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Take 2: Spacewalking astronauts tackle solar panel work

Astronauts ventured out on their second spacewalk in less than a week Sunday to install powerful new solar panels outside the International Space Station.

France’s Thomas Pesquet and NASA’s Shane Kimbrough picked up where they left off Wednesday, when spacesuit and other problems prevented them from unrolling the first in a series of high-tech solar panels.

“Remember: You are butterflies with biceps today,” astronaut Megan McArthur radioed from inside.

After pushing and tugging, the spacewalkers managed to unfold and align the solar panel so both halves were now end to end, resembling a roll of paper towels. Their shout of “Woo-hoo!" was met with applause in Mission Control.

The two had to wait until they were back on the night side of Earth — and the station's old solar panels were no longer soaking up sunlight and generating power — before making the final power connections. Otherwise, they could be shocked.

While awaiting darkness, the camera-and-light assembly on Kimbrough's helmet came loose, even though he'd switched to a different suit to avoid the trouble he encountered last time. Pesquet did his best to secure it with wire ties, as the minutes ticked by.

The final step — still ahead — was the unfurling of the panel to its full 63 feet (19 meters) in length.

These new solar wings are designed to roll out like a red carpet, unlike the station's old ones that unfolded like an accordion. They will give the aging station a much needed electrical boost, as demand for experiments and space tourists grows.

NASA originally allotted two spacewalks for the job — one for each solar panel being installed. But managers added a third spacewalk, given all the earlier problems. Pesquet and Kimbrough will go back out Friday to complete work on the second panel delivered by Space X earlier this month.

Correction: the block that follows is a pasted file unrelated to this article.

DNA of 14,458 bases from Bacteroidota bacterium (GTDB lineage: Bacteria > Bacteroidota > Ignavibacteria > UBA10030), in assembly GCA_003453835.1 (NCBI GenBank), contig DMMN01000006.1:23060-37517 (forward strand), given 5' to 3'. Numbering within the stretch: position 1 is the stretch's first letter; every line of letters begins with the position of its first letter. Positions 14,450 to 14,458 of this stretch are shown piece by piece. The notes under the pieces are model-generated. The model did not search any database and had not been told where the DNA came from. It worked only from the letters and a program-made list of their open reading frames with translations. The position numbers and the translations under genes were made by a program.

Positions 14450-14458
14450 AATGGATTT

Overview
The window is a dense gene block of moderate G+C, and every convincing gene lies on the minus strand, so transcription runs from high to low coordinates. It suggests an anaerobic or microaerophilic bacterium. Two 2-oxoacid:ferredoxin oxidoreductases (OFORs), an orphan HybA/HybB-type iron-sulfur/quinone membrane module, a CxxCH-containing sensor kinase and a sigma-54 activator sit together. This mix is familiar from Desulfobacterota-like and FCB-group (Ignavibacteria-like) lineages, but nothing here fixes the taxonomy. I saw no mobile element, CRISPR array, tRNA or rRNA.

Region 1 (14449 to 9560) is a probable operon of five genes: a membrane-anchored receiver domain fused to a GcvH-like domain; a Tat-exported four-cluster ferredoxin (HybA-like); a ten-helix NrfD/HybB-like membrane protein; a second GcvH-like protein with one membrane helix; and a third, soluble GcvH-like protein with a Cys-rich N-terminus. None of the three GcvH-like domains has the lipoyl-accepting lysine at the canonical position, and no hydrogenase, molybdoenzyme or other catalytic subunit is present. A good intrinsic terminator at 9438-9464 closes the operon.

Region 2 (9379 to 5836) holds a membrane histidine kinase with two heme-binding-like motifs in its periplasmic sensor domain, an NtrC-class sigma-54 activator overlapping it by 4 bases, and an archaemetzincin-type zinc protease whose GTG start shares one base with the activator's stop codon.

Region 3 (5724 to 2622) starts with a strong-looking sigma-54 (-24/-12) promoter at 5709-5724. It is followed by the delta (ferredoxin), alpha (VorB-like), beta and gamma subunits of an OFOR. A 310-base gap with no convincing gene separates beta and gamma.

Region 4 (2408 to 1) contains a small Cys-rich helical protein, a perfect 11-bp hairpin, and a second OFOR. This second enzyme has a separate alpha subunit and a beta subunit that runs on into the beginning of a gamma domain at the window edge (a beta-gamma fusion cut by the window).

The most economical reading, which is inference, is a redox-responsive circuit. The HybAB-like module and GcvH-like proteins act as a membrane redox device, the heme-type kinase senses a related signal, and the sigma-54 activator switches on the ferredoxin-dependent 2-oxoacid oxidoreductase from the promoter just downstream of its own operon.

This first pair will augment the space station's oldest solar wings, which are degrading after 20 years of continuous operation.

SpaceX will deliver two more pairs over the next year.

Although smaller than the originals, the new solar panels can generate considerably more power. The space station needs this reenergizing if NASA hopes to keep the space station running the rest of this decade, with private guests paying millions of dollars to come aboard.

A Russian film crew is scheduled to launch to the orbiting outpost this fall from Kazakhstan, followed by a string of rich businessmen. SpaceX is providing the rides from Cape Canaveral.

On Wednesday, the display control panel on Kimbrough’s suit conked out and he had to return to the air lock to reset it. Then his cooling system registered a momentary pressure spike. Engineers are still evaluating what went wrong.

“Space is hard,” Kimbrough tweeted.

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